I’m confident they won’t.

That’s despite Economic Development Minister Steven Joyce quashing any hopes the Government might put its weight behind the plans.

But Ms Wade-Brown this morning said a business case and resource consent were being worked through. When the business case was complete, the Government would ‘‘keep an open mind’’, she said.

Infratil say the new runway will cost $300 million and they want taxpayers and/or ratepayers to fork up $200 million of it. Outrageous.

In any case, taxpayer funding would not necessarily be needed, she said.

So Celia wants ratepayers to fork up the entire $200 million?

Wgtn Airport wants $200 million for a new runway

August 16th, 2013 at 7:00 am by David Farrar

The Dom Post reports:

Wellington ratepayers are likely to contribute a lot more than the $1 million they have already spent on the proposed airport runway extension, if it is ever built.

Infrastructure investor Infratil has confirmed it is keen to proceed with the $300 million project but only if central or local government pays most of the bill.

Speaking at the firm’s annual meeting this week, chief executive Marko Bogoievski said the runway would not become a reality unless local ratepayers and taxpayers also chipped in to the tune of $200 million.

Well that’s easy. No.

Extending Wellington Airport

May 24th, 2013 at 11:00 am by David Farrar

The Dom Post reports:

Wellington City Council is stumping up $1 million of ratepayer’s money to help Wellington Airport make it through the resource consent phase for its proposed runway extension.

The airport is considering a 300-metre extension north into Evans Bay at a projected cost of $300 million – or $1m a metre.

The extension would allow long-haul flights to and from Asia, and connections to Europe, with new-generation aircraft such as the Boeing 787 Dreamliner and the Airbus A350.

Mayor Celia Wade-Brown said the resource consent process was expected to cost $2 million and the council would vote later this month to contribute up to $1 million as a project ”kick start”.

I’m all for extending the airport, but not sure why the Council should subsidise a resource consent for it.

If Wellington Airport thinks they can make enough money from extra flights and user charges, then they should start the process.

The short and long-term benefits to Wellington of a runway extension were significant, she said.

BERL has calculated the immediate direct economic benefit to the region at more than $43 million a year with more than 300 post-construction jobs created.

Hopefully that report is more robust than the one they did on the costs of alcohol which was beyond redemption as it included costs only, and neglected to include benefits in their calculations.

Hopefully also more robust than their one claiming nationalising the power industry would create 5,000 jobs.

As I said, I think a runway extension is a good idea, and would love to be able to fly overseas (except Australia) without going through Auckland.  But the Airport is a commercial entity. It should only fund an extension if it believes it can generate enough revenues to pay for it.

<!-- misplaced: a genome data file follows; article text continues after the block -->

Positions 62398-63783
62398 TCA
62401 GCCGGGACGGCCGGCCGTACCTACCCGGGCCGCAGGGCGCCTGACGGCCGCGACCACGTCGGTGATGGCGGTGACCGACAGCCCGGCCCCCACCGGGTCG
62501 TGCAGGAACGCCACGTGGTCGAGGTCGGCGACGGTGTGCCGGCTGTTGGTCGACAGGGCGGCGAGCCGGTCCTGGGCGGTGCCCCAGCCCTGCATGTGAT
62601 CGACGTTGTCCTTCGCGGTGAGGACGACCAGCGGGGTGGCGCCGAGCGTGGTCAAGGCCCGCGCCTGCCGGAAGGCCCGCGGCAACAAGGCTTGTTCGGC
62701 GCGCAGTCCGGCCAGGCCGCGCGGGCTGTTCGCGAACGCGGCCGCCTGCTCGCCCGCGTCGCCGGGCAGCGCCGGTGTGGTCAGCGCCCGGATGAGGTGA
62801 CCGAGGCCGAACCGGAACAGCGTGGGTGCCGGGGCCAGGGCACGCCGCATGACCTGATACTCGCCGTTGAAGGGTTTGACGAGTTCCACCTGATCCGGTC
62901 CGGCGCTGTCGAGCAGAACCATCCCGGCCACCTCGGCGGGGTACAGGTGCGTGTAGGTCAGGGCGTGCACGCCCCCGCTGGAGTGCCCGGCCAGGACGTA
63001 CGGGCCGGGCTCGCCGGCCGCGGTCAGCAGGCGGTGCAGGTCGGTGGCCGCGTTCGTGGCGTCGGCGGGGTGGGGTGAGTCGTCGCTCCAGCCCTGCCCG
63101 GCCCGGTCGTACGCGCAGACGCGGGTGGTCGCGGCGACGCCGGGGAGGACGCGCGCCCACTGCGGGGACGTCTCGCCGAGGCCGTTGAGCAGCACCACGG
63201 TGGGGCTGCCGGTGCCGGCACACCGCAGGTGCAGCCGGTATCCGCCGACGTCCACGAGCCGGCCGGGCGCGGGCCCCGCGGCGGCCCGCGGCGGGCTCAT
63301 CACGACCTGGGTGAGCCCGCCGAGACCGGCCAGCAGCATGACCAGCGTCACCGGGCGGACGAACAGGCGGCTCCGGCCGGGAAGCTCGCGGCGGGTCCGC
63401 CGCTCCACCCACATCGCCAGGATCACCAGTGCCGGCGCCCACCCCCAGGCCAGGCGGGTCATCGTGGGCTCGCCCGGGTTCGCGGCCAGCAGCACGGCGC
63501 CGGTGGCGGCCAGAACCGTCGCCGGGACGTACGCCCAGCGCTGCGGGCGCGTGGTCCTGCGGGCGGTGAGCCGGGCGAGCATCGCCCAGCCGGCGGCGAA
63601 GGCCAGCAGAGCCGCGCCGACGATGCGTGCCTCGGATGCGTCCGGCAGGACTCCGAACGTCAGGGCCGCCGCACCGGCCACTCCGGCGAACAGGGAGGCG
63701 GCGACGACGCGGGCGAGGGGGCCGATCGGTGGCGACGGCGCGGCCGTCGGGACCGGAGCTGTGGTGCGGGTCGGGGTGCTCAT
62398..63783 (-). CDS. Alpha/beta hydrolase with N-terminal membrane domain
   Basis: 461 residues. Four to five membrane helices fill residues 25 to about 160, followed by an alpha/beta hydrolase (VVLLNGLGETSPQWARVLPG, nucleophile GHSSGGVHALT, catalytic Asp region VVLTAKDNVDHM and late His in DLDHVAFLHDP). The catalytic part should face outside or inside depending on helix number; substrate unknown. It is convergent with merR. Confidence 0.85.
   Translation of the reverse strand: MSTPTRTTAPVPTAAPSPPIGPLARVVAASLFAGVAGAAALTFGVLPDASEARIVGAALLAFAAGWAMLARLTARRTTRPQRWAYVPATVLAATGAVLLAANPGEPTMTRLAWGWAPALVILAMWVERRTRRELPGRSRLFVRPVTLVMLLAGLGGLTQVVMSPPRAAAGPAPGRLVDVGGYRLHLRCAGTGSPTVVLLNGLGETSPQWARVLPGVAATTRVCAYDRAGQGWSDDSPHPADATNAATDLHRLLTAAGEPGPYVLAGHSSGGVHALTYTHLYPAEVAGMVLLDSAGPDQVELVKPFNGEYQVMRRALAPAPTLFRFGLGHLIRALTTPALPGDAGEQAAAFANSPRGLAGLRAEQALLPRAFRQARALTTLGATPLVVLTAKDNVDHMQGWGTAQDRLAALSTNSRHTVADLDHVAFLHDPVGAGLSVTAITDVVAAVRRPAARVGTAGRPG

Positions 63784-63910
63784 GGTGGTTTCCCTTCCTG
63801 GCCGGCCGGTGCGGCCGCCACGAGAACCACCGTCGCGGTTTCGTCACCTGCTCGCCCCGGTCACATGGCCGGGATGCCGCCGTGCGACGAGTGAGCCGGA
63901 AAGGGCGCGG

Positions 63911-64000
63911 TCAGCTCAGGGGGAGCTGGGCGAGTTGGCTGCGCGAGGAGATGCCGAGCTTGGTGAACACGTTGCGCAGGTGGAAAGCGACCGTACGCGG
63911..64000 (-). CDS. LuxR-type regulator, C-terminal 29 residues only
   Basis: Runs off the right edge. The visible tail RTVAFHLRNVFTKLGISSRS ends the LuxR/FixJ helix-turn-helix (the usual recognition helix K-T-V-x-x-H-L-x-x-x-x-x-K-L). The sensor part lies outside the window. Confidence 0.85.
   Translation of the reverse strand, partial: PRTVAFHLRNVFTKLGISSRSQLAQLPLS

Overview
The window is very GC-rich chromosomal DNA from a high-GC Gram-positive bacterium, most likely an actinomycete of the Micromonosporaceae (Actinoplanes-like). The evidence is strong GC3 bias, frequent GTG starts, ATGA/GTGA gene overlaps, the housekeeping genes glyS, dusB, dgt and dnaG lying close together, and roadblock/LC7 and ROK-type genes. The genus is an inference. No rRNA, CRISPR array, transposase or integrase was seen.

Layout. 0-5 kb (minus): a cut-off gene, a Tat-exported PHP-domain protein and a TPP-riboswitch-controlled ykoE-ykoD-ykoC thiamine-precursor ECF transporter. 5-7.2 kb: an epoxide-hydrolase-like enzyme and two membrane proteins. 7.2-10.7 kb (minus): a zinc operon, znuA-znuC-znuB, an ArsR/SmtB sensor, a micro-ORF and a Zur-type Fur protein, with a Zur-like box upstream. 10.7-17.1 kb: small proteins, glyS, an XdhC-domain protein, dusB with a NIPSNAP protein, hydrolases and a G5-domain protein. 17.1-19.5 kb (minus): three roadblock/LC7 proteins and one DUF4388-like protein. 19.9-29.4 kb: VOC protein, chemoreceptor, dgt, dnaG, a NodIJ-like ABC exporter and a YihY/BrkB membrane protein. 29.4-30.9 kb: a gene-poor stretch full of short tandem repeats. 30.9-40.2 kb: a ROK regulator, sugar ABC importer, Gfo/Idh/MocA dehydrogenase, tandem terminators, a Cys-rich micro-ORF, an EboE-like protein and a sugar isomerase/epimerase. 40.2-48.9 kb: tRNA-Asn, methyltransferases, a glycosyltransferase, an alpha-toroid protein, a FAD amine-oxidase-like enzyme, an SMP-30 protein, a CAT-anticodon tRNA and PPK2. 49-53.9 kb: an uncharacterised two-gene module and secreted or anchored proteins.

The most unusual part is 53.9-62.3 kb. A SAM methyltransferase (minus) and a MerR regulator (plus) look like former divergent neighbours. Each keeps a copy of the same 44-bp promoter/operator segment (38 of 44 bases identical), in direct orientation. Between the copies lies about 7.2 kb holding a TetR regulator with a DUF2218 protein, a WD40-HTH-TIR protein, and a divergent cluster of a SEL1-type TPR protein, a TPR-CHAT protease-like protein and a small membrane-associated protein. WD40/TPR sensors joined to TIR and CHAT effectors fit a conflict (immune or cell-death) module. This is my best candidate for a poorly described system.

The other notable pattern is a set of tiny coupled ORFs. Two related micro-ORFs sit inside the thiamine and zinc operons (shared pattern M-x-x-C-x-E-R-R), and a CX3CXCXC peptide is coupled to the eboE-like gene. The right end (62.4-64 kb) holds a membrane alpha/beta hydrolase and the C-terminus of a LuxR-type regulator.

Wellywood gets just 10%

November 21st, 2011 at 7:12 am by David Farrar

Thank goodness, the Wellywood option got under 10% of the vote. eye of the Taniwha got around around 35% and Wellington Blown Away got 65%.

Like many would have been happy with no sign, but at least we have a sign that won’t make us cringe and is slightly funny.

Now hopefully the airport company can go back to, well, running the aiport.

Number one priority should be to change the security check area to where the cafe is, so the Koru Club is within the security zone. In Auckland you can be on board your flight within a minute of the boarding call, while in Wellington you often need to then spend 5 – 10 minutes in a security queue before boarding.

Of course a more sensible option would to to abolish the security checks all together for domestic flights, but that is a Government decision. You have to endure them for Wellington to Auckland but not Wellington to Hamilton. Just classify all our flights as provincial.

Vote for an alternative to Wellywood

October 31st, 2011 at 1:00 pm by David Farrar

You can vote at the Dom Post for one of five alternatives to Wellywood. The top two options will then go into a run-off ballot against Wellywood. That final ballot should be a ranked one, otherwise it may be seen as an attempt to have Wellywood win by splitting the vote.

My order of preference is:

  1. Te Capital
  2. Wellington’s lost umbrellas
  3. Wellington (blown away)
  4. Taniwha
  5. Eye of Taniwha Whataitai
  6. Wellywood

Make sure you vote and have you say. We all have to live with the winning option.

Wellington Airport CEO moves on

July 26th, 2011 at 2:35 pm by David Farrar

Stuff reports:

Wellington International Airport’s chief executive Steve Fitzgerald is taking up a new position with the airport’s majority shareholder, Infratil.